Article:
Statement of the ETUC Collective Bargaining Committee on Country Specific Recommendations 2014 concerning wages and collective bargaining systems

Brussels, 4 June 2014

On the 2nd of June the European Commission published its Proposals for Council Recommendations addressed to the Member States (CSRs) on their National Reform Programmes and convergence/stability programmes.

The European Commission has not refrained from demanding downward adjustments of wages (as in France and Belgium). It urges member states to implement labour reforms, often implying changes in collective bargaining structures and wage formation schemes, downgrading the role of social partners to mere consultation.

The emphasis remains on austerity measures, especially in the Eurozone, while measures for economic growth are far from envisaging the investment plan as demanded by the ETUC.

CSRs have been strategically issued after the elections to renew the European Parliament. The EU Commission seems to be deaf to the warning sent by the EU citizens: European citizens are fed up with unemployment, austerity and falling living standards. Few exceptions (the Commission seems to regret the slowing down of real wage growth in Germany) do not change the substance of the EU approach: wages are seen as a factor of competitive adjustment or as a threat to employment for 11 to 13 Member States.

Moreover, there is absolute silence on the findings of the recent ETUC analysis showing that real wages have been lagging behind productivity in several Member States and that for some of them (Poland for example) this gap has now reached spectacular levels.

Instead , the Commission insists on the fact that too high wages can undermine job creation, but all figures show that there is no basis supporting this “old-fashion” neo-liberal theory and that lower wages show up in higher profits ,not higher employment.

The commission also suffers from a clear bias against multi employer bargaining and wants to decenteralise bargaining to the level of individual companies. This however risks to trigger perverse compitition on wages high and rising inequalities and a down grading of productivity and inovation.

According to the Commission  , statutory minimum wages should not increase too much in comparison to average wages, they should be flexible and differentiated according to different sectors or categories of workers (e.g. lower minimum wages for low-skilled workers), and some sectors or categories of workers should even be excluded from minimum wage coverage.The Commission does not realise yet that its strategy of internal wage devaluation has gone beyond its limits and that squeezing and cutting nominal wages simply worsens the burden of already high debt loads and debt service payments. The new CSRs look like a missed opportunity. In failing to address the problem of debt deflation, they fail to stop the wage race to the bottom that is now spreading across more and more countries.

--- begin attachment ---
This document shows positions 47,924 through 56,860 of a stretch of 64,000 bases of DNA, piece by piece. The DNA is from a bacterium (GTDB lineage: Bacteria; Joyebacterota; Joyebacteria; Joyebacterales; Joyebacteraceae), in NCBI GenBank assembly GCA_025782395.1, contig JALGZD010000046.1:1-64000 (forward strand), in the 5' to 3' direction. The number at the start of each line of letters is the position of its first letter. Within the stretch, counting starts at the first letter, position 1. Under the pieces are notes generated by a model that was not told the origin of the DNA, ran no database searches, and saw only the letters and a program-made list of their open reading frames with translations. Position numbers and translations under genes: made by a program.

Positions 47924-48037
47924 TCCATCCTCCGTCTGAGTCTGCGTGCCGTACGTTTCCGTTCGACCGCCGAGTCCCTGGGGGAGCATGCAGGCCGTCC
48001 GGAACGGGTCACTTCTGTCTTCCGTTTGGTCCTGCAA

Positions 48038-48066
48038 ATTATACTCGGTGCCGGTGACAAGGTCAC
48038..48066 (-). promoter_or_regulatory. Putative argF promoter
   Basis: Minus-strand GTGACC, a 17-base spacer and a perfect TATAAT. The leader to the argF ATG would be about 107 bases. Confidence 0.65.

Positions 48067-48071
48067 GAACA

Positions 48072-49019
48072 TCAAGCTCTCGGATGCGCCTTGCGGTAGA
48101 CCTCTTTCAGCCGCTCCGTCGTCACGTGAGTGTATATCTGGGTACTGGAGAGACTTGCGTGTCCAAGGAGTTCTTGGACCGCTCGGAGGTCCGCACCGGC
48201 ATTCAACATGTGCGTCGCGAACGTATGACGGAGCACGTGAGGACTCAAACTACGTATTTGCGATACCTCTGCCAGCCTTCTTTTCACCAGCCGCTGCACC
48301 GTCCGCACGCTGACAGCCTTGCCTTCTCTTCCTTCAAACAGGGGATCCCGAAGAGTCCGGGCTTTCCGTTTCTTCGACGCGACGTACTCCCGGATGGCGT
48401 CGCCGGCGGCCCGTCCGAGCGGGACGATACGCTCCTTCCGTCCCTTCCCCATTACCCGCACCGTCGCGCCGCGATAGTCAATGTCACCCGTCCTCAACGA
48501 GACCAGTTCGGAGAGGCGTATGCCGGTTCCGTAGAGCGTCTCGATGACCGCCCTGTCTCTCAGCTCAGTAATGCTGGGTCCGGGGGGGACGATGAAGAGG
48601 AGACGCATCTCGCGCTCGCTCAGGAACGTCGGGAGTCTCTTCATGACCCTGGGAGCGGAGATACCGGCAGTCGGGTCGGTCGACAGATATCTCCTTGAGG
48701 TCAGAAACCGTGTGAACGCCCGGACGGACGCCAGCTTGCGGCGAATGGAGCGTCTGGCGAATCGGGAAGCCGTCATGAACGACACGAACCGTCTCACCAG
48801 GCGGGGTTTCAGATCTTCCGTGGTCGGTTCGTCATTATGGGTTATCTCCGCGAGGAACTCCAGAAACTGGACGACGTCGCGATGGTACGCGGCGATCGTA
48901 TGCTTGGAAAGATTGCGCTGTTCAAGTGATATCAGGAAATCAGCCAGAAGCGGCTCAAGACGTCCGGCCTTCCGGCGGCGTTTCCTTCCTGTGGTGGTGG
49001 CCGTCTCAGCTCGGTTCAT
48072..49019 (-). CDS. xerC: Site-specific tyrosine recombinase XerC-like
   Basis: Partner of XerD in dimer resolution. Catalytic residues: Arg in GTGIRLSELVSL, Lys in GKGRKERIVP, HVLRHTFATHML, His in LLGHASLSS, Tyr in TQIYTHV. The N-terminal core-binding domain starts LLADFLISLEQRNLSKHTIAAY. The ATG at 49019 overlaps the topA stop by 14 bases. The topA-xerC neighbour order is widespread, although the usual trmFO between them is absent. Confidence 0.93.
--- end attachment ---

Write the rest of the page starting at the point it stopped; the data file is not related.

In a report presented to Employment Ministers, who met informally in Athens, the ETUC made its point saying that Europe needs to see wages instead as an engine for demand, growth and jobs and as an important circuit breaker in the process of deflation and depression” (see the attached word document with edited extracts of report - LINK)

In this respect, the ETUC insists that real wages should grow at least in line with productivity in all countries in order to protect purchasing power, but also to contribute to reduce inequalities, address gender pay gaps, fight against increasing poverty, and prevent social dumping and unfair competition.

For the ETUC both average wages and minimum wages have to increase according to such a principle. Net minimum wages should ensure at least minimum living standards, they should not be differentiated and no exceptions to their coverage should be allowed.

The ETUC insists that EU institutions have to strictly adhere to the principles of the Treaty, by respecting autonomy of social partners and diversity of national industrial relations. Collective bargaining, minimum wage systems and wage setting mechanisms should remain national competences. Reforms to strengthen wage formation and bargaining systems can be undertaken only through social dialogue and negotiations with social partners at national level.

The ETUC has now written to Commission President Barroso, Council President Van Rompuy and Commissioners Andor and Rehn stating that “The upcoming country specific recommendations need to shift direction and seek ways to strengthen wage formation systems and the respect for the autonomy of collective bargaining”.

For the ETUC, wages are not simply a price to “clear the market”. Stable and robust wages that cannot be cut overnight at the pure discretion of the employer provide essential security for workers and their families. Wages, by strengthening general demand dynamics, are also an engine of growth and job creation. Last but not least, stable wages also function as a circuit breaker against the three vicious D’s: Deflation, Debt and Depression.

The ETUC therefore calls upon the Commission, the Council and Member States to recognise this fundamentally different role of wages. The upcoming country specific recommendations need to shift direction and seek ways to strengthen wage formation systems and the respect for the autonomy of collective bargaining.

The letter contains some alternative recommendations including:

  • In Greece, to restore the competence of social partners to negotiate and set the general minimum wage and to end the power of employer organised ‘associations of workers’ to undercut collective bargaining.
  • In Portugal, to implement existing social agreements between social partners to raise the minimum wage and to have less strict criteria for the legal extension of sector collective bargaining agreements.
  • In Spain, to turn back the 2012 labour market reform and rebalance the unilateral power that employers now have in setting wages.
  • In Romania, to restore the possibility for trade unions to engage in sector level collective bargaining.